Preloading party-goers and home drinkers are causing the lion's share of trouble for police, according to data released under the Official Information Act.
Alco-link data - a survey of where offenders had their last drink before being arrested - from the past three years shows the majority of those drinking before arrest had their last drink at home.
Despite this, bar owners felt police efforts were targeted at them rather than supermarket chains, where the majority of alcohol was sold.
Dunedin alcohol harm prevention officer Sergeant Ian Paulin said police had to take a pragmatic approach to dealing with the harm caused by alcohol and, while officers could not police alcohol consumption in the home, they could impact on issues in bars.
The data revealed that of those who admitted consuming alcohol before arrest during the past three years, 51% had their last drink at home, while 18% had it in public and 31% had their last drink in a licensed premises.
Sgt Paulin said police had advocated for measures to address the issue of preloading - drinking at home before leaving for bars and clubs later in the night - in the introduction of the Sale and Supply of Alcohol Act and Dunedin's local alcohol policy (Lap) created under the Act.
However, neither had stuck, with recommended measures removed from the Act before it was passed and Dunedin's Lap left in limbo after supermarkets appealed parts of it and the Alcohol Regulatory and Licensing Authority agreed some aspects were "unreasonable", rendering the policy unenforceable.
"The price differential between off-licence and on-licence drives the preloading, which is the majority of 'consumed at private residence' last place of drink," Sgt Paulin said.
"It is basic economics that minimum pricing of alcohol could address."
Prof Jennie Connor, of the University of Otago's department of preventive and social medicine, said the arrests and disorder resulting from alcohol consumption were only a "tiny minority of alcohol-based harm".
"More availability of cheap alcohol in the community is going to do harm wherever you drink it," she said.
"It's far too cheap, too easily available, too normalised.
"People drink far too much - far too many are getting hurt or dying.
"Alcohol has never been so cheap. It's never been so heavily promoted. It's never been promoted to young people in such comprehensive and sophisticated ways."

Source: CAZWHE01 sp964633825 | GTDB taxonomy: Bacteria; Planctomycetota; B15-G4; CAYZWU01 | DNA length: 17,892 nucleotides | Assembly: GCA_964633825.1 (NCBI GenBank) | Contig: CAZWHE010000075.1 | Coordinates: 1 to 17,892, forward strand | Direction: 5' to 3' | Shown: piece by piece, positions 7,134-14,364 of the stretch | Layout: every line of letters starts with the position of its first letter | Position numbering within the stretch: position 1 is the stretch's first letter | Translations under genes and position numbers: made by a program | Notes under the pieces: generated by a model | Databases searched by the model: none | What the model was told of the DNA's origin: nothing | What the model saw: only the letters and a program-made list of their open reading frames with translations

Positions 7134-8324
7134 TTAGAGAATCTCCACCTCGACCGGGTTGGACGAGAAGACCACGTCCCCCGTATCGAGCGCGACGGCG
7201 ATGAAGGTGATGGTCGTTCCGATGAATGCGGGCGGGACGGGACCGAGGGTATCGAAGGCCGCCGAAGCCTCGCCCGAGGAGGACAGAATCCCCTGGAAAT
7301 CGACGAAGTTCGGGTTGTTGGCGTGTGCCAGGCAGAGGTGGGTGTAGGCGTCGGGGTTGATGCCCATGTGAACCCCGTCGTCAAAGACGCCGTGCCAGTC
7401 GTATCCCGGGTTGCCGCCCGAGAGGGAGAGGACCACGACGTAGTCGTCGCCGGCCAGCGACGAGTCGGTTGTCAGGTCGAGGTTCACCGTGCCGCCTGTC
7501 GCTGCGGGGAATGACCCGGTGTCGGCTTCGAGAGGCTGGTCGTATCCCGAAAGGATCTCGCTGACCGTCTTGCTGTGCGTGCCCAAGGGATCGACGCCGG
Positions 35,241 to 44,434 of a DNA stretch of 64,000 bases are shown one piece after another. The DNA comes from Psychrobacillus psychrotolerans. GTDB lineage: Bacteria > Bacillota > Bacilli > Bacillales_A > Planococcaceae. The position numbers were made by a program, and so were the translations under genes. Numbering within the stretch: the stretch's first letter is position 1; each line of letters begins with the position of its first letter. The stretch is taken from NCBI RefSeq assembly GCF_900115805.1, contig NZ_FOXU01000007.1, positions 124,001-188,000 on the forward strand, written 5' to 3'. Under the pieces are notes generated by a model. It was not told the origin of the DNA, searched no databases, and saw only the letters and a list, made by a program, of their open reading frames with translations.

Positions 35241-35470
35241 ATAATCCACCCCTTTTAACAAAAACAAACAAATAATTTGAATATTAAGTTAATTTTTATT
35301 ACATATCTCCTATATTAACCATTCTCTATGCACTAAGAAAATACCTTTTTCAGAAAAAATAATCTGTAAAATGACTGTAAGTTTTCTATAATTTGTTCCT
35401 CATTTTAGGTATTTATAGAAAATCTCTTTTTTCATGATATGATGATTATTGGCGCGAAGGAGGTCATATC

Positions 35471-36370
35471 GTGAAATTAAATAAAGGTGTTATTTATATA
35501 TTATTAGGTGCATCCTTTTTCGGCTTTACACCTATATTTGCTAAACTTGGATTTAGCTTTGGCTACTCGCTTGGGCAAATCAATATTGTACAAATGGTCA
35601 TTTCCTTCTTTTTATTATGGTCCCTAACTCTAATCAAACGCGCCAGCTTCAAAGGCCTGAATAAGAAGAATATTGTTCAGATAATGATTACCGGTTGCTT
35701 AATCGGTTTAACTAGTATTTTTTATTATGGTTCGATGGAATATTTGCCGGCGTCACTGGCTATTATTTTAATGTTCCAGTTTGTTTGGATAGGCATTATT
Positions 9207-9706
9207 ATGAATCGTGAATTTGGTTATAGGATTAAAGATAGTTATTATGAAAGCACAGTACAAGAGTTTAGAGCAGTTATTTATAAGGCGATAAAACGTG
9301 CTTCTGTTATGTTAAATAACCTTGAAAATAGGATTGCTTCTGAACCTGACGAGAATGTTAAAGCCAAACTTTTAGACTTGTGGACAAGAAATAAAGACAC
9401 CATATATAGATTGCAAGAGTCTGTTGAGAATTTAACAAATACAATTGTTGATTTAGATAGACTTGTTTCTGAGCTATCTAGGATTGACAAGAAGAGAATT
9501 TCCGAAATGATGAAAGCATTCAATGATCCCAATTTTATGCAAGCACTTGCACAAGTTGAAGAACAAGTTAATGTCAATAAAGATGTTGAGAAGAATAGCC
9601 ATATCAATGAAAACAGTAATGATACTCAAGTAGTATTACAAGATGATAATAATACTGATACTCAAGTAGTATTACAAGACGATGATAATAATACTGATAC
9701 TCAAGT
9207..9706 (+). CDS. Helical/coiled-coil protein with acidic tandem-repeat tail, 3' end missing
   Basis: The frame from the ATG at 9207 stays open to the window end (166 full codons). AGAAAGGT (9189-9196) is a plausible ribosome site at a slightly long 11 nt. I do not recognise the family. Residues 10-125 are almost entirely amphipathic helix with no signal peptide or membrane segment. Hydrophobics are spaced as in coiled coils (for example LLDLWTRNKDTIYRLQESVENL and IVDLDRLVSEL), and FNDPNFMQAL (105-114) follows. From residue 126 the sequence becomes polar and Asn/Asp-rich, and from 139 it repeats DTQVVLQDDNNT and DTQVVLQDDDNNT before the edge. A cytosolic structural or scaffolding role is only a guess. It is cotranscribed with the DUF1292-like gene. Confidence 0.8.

She agreed with Sgt Paulin that the best way to tackle the harms caused by alcohol consumption was through more stringent regulation.
"Increase the price, restrict the number of places you can buy alcohol and stop the alcohol companies promoting these products."
Economics would control the hospitality industry somewhat, as had been witnessed by the closure of bars in Dunedin's student quarter, Prof Connor she said.
Players in Dunedin's hospitality industry felt police were making an already difficult industry harder.
"It's easier to go after an on-licence and get a conviction than it is to charge someone on the street," Alley Cantina owner Mike Bankier said.
"I used to have the nightclub and I don't operate it now because I was picking up more bottles outside the nightclub than I was selling on the inside.
"I just don't understand where they [police] are coming from. It doesn't make sense. There's more drinking on the streets and we can't control what's going on in the streets.
He pointed to the Hyde St party as an example of public intoxication which took place with the consent of police and other authorities.
"It's deplorable how they can stand around on a public street and watch people get drunk," he said.
"They are wanting bars to be concentration camps.
"They say we have to have host responsibility, but the word host has gone out of the hospitality industry now. We are more like prison guards."
Terrace Bar owner John Macdonald also felt police were taking a heavy-handed approach to policing bars compared with drinking that was taking place elsewhere.
"We are the easy and soft target for policing because it's very easy for them to walk into a premises and demand complete and absolute behaviour in guidance with the Sale [and Supply] of Alcohol Act," he said.
"But there are a huge number of incidents outside licensed premises.
"We would often have people too drunk to be served waiting for taxis to get home sitting at our tables and chairs and we would be told by police they were deemed to be our responsibility even if we hadn't served them and that would seem to me to be unfair."
He was also opposed to events such as the Hyde St party.
"They are still allowing an event to take place where gross intoxication is the norm and they are standing there and basically supporting it," he said.
"That supply can't take place in bars.
"If these people take off down to the bars we would all be charged with breaches of the Liquor Act."
Both agreed greater regulation of off-licence alcohol supply was required to address the issues.
Police would continue to target off-licence premises as well as bars and clubs, Sgt Paulin said.
"Licensed premises, both on-licence and off-licence, must comply with the law and police together with partner agencies will work to ensure compliance," he said.
"When breaches are detected, premises will be held responsible.
"We cannot control how people consume alcohol in their homes, but we can exercise some controls in both public places and licensed premises. It is a matter of doing what we can, when we can, where we can."